Reed enters guilty plea
ELKINS – A Beverly man pleaded guilty to involuntary manslaughter, a misdemeanor, as part of a plea agreement Friday in Randolph County Circuit Court.
Misdemeanor involuntary manslaughter carries a sentence of no more than one year in a state penitentiary and up to a $1,000 fine. As part of the plea agreement, the one-year sentence was waived and Bradley Allen Reed, 55, was sentenced to three years of supervised probation.
Reed was facing a felony charge of leaving the scene of a crash resulting in death, and misdemeanor charges of involuntary manslaughter, petit larceny, unsecured load and unlawful taking of a vehicle. The charges stem from an incident on Nov. 6, 2011, when a brake rotor, being hauled on a trailer pulled by Reed, fell off the trailer and went through the windshield of an oncoming vehicle, killing the passenger, Martha Rose, 63, of Beverly.
Assistant Prosecuting Attorney Richard Shryock began the hearing by providing background information on the charges against Reed.
“Mr. Reed was hauling scrap brake rotors, which were taken from Glotfelty Tires out on the 5 lane in Elkins here, your honor. Those rotors were not secured to the trailer and one of the rotors fell from the vehicle. Another vehicle, coming in the opposite direction, it struck that vehicle, went through the windshield and killed Martha Rose, the passenger in that vehicle…
“The state will recommend that he be sentenced to time served, a year’s suspended, credit for time served and three years of supervised probation,” Shryock said.
Shryock said both the victim’s husband and the arresting officer agreed with the terms of the plea deal.
“Your honor, this plea agreement was entered into following a consultation with the widower in this case, Mr. Roger Rose. He is in agreement with the deal. I spoke with him extensively for the past several months and yesterday as well,” Shryock said.
“Mr. Rose, the victim’s husband, does not wish to be present for any hearings, your honor. He has moved out of state since this happened and does not desire to be here.”
“I have also spoken to the investigating officer, former deputy John A. Burns,” Shryock said. “He is also in agreement with this.”
On March 28, Reed allegedly entered the property of Burns, and the two had an exchange that resulted in Burns calling 911. According to a statement by Burns, he told Reed that he needed to get off of his property, then Reed “stepped onto the sidewalk directly in front of (Burns’) residence” and “continued to yell and harass.” Reed’s bond was revoked after the incident.
On Friday, Judge Thomas Keadle asked Reed to explain what happened on Nov. 6, 2011.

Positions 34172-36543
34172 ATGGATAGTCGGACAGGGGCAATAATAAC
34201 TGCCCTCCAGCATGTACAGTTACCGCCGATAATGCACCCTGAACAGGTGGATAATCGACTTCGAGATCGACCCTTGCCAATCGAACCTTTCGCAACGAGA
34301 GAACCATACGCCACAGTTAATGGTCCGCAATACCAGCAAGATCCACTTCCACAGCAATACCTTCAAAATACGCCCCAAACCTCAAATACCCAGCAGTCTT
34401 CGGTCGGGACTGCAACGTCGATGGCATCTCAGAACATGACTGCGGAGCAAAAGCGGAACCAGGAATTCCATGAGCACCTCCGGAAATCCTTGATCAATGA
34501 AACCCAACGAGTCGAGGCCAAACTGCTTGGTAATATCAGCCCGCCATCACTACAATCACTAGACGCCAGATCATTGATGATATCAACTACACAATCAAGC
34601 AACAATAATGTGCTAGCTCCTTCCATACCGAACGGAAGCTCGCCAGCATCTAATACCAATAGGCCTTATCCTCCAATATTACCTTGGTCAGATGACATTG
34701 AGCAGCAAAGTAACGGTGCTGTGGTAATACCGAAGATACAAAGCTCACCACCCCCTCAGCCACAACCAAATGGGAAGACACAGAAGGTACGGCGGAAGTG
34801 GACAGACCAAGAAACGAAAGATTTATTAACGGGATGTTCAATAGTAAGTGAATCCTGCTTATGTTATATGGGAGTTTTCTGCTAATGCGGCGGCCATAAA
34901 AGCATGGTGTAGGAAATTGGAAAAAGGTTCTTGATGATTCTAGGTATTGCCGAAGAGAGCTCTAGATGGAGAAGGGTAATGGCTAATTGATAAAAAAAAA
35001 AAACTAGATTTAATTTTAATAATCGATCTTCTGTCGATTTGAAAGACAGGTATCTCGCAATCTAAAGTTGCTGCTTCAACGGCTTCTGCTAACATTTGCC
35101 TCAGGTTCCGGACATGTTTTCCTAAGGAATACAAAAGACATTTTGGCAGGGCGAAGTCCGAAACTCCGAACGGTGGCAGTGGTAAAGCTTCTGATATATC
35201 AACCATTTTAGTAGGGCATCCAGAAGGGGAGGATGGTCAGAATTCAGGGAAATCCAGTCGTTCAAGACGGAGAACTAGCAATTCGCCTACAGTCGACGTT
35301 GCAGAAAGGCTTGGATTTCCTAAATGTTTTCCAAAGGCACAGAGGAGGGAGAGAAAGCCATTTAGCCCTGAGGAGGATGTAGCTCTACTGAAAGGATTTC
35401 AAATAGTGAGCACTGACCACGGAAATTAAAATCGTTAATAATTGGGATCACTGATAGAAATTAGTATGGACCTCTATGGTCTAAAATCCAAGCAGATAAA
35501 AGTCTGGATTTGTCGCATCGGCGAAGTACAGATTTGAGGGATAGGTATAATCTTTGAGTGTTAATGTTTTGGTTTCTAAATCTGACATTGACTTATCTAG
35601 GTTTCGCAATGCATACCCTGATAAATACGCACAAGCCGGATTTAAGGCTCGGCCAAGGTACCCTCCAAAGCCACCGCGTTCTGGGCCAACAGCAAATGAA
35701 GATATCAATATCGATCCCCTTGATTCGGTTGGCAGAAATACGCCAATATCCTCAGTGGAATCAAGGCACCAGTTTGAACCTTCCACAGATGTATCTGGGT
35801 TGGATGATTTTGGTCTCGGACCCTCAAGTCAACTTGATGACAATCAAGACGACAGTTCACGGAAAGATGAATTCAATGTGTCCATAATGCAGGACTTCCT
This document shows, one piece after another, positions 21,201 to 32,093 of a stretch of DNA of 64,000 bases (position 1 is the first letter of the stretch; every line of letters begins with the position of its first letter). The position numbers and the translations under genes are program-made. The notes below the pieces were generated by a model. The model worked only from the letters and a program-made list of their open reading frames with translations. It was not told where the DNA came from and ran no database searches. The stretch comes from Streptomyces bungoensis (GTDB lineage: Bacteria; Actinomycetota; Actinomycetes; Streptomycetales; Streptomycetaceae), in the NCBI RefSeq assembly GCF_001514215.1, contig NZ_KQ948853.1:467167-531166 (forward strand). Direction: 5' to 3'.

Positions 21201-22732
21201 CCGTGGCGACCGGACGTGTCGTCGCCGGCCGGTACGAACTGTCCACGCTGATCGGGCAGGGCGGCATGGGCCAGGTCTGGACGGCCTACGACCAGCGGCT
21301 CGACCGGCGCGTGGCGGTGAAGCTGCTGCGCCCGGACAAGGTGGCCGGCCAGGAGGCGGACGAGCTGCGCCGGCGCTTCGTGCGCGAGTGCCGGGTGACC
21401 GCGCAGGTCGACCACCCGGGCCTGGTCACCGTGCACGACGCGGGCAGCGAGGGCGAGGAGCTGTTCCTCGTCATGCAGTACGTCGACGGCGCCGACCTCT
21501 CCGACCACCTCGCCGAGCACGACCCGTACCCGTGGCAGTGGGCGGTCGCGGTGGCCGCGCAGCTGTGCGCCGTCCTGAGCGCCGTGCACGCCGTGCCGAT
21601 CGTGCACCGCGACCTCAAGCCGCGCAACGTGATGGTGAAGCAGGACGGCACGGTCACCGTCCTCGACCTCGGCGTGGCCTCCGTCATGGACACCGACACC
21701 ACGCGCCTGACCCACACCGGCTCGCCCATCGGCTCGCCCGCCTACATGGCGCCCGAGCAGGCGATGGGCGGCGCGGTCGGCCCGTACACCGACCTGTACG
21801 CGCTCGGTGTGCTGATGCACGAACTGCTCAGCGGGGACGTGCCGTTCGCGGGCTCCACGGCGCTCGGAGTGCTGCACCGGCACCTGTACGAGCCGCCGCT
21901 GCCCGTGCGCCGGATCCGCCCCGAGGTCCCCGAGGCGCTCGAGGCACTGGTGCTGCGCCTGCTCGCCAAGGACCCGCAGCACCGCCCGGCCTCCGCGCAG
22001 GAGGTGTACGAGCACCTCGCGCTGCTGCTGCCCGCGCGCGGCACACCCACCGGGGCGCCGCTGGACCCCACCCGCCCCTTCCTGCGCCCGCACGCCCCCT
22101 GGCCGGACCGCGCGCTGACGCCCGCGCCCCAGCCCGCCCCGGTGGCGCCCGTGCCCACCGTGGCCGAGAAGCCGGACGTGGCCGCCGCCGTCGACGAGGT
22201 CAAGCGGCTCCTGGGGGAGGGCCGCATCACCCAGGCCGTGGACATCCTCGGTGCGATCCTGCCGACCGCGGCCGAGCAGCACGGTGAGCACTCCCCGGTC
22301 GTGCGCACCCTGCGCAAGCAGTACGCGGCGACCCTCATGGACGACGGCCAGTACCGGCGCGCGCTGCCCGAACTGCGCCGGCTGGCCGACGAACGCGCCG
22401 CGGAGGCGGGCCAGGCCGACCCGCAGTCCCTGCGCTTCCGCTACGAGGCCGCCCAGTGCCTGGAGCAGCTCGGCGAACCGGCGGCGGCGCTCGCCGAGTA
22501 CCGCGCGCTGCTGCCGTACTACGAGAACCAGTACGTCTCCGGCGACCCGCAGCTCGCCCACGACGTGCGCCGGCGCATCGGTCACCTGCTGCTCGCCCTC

“It was on a Sunday. I went to Glotfelty’s to look for some old tires that was there and prior to that, a year, two or three years before that, I asked them if I could get rotors out of the dumpsters, nothing else, nothing more. I had no problems prior to that, before this incident,” Reed said.
“The vehicle I had borrowed was Mr. Jerry Leary’s. At that time, he was cutting my ex-wife’s tree down, using my truck and trailer, hauling the brush over to my field and I used his car, which the keys were left in it and it was parked at my business in Beverly, at the garage there.”
Keadle asked, “You said car. Do you mean car or truck?”
Reed responded, “He was borrowing my truck and trailer, hauling brush over to my field on Georgetown (Road) because the car wouldn’t go through the mud, so I used his car and, prior to that, it has been parked at the garage and left for me to use. So I used the vehicle to go down to Glotfelty’s.
“So on my way back, I was getting off the 4-lane, entering Beverly, and I came into the turn. I didn’t see it happen, I didn’t see it (the rotor) come off, but we passed in the opposite direction. I was already past the vehicle, I didn’t remember seeing the vehicle I passed, I was in the turn coming into Beverly. I went to the garage, I unloaded the rotors there.”
Reed said he found out about the accident in the local newspaper and proceeded to turn himself in to authorities.
“A few days after that, or the next day in the paper, you read and hear about a person that gets killed by a rotor in the area. They gave a description that it was done by a truck, that it done fell off by a rollback, it fell, you know,” Reed said. “A few days later, I turned myself in.
“I came down to the Sheriff’s Department and I said to them, I said, ‘This may have happened, it may have fell off my trailer. I was hauling rotors that day.’ I told them that,” Reed said. “Andy Burns said ‘you did the right thing, you know, your insurance companies will settle up if you give them the information,’ and next week later I was called. I had some warrants on me to come down here to the Magistrate Office. I came down, they presented the warrants and charged me with a felony.”
“She was injured and died as a result, is that right?” Keadle asked.
Reed responded, “Yes, sir.”
Keadle asked Shryock if there were any objections to what Reed said.
“No, your honor, the state’s contention would be that Mr. Reed did not have permission to take those rotors from Glotfelty Tires, that would have been one of the issues in the trial,” Shryock said. “Other than that, I believe that what he has informed the court is accurate, Judge.”
Reed was not fined, but is required to pay court costs.